I see no way out at that level. I fear the damage is done and that Spione is now a target for detractors and a write-off for anyone who'd be interested. I also fear forlornly saying to less and less people over time, "But some people really liked it when they played too ..." Does it matter that successful and provocative actual play is described at other sites? I don't know.

I would just like to point out that I could see the fun in Spione. It's not the sort of fun I would normally seek out, but I could see where it would come from in the game. I'm just trying to work out where we went wrong in bringing that fun to the table. Part of the problem I'm sure was a lack of dedication to the premise on my part, and also my dislike for previous games that don't directly asign me a protagonist  (I've owned Universalis for a long time and never played it because of that very reason).

What that means is, I'm struggling with how to illustrate here what the book says that clearly did not get communicated for this particular group. It's frustrating to imagine responses that say, "Oh, well, see, Ron doesn't explain things in his books and has to talk about them on-line," which is a standard riff, when all I'm going to do here is repeat stuff that's in there. So Gordon, please let me know whether any of the following makes any sense.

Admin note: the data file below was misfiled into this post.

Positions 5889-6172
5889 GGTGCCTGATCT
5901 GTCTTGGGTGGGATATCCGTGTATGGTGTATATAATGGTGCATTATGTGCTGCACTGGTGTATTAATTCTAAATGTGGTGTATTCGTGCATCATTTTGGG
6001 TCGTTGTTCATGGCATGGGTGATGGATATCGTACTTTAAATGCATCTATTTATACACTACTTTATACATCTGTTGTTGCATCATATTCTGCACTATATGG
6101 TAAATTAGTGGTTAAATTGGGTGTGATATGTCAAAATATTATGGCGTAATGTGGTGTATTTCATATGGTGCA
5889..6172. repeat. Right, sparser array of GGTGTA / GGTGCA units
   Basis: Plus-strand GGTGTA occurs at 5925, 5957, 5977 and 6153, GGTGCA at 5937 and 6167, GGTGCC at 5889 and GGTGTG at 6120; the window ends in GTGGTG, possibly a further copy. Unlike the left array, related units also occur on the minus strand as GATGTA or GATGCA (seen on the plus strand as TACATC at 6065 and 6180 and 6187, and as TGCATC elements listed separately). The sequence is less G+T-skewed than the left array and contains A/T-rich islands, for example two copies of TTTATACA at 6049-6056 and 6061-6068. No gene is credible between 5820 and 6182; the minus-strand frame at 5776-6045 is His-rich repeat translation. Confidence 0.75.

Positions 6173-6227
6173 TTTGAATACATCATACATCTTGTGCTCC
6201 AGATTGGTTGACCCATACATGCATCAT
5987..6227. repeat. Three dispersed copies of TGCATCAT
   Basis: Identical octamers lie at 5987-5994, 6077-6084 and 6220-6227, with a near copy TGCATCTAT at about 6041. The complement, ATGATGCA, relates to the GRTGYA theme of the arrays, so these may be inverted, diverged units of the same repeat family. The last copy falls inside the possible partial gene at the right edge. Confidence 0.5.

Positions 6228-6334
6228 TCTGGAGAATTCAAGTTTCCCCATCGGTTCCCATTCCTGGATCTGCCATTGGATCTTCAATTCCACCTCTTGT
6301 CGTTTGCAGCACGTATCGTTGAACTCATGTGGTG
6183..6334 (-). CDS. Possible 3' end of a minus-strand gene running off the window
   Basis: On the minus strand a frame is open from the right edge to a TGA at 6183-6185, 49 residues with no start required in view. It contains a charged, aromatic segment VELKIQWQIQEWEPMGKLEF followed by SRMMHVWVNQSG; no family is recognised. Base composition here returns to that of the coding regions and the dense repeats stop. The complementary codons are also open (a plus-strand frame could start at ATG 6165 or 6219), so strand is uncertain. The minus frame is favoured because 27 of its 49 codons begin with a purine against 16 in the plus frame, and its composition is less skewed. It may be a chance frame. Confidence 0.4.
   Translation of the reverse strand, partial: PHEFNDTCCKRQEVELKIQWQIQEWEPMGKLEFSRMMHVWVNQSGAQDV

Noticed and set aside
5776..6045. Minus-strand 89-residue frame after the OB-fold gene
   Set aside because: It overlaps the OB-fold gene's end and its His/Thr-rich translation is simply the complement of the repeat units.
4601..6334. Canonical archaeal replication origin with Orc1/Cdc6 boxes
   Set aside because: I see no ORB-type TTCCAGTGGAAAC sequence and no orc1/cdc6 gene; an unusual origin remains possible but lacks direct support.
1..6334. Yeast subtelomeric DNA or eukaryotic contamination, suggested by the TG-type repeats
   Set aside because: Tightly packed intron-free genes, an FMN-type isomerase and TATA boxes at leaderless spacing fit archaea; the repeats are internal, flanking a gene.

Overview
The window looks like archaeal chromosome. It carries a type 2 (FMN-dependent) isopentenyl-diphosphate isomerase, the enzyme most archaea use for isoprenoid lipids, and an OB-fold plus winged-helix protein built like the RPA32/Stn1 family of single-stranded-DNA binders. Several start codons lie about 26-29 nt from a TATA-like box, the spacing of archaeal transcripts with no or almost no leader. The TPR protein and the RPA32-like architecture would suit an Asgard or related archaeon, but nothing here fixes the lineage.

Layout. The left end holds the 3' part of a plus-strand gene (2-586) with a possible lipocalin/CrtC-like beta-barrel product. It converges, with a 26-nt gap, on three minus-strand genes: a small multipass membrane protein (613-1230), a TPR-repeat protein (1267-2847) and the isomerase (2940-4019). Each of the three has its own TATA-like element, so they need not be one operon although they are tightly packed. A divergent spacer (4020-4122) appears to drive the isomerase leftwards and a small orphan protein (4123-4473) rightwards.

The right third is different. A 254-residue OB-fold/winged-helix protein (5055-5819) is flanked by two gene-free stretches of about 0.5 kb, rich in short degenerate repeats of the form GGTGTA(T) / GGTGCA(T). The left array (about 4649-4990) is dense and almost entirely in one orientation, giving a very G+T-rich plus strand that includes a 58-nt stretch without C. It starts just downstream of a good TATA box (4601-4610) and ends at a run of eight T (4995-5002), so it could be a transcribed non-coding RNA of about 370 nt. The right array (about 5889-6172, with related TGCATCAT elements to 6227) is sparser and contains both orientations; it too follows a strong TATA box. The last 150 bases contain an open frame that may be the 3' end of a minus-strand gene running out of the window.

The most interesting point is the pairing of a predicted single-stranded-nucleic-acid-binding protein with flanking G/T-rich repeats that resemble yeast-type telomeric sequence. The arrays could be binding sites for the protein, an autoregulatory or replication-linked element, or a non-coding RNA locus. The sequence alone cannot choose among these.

1. There is no purpose whatever to the Maneuvers phase except to put the two principal characters into the Cold. Playing Spione without this being explicit is like playing poker and forgetting to mention to the group that you will be betting with real money.

Then this is one of the main places I went wrong. I'm not sure if this was explained before the start of the session or not or if it just slipped past me and I never noticed it. Certainly Gregor (the one person who had read the book) seemed to be puruing that within the manouvers. But I really don't think the rest of the players were.

2. The game is intended to be relevant at a personal/political level, which is hard to explain since it's not about being preachy (the default hearing of the word "political" today). It's a matter of bringing in elements with resonance, or also of finding something at least interesting or revelatory in the background information. Moreno, you have an intense personal history regarding fascism, the CIA, and Italian politics. Did you share that with the group? Did any such issues arise in the story? If not, then I'm not sure what to say or do.

This wasn't something we managed to achieve. I can see where this comes from with the dirty secret and the disclosure. But I'm not sure where else this was meant to come from in play. Is this meant to be something the players are bringing to the table or is it meant to come from the setup or rules in some way?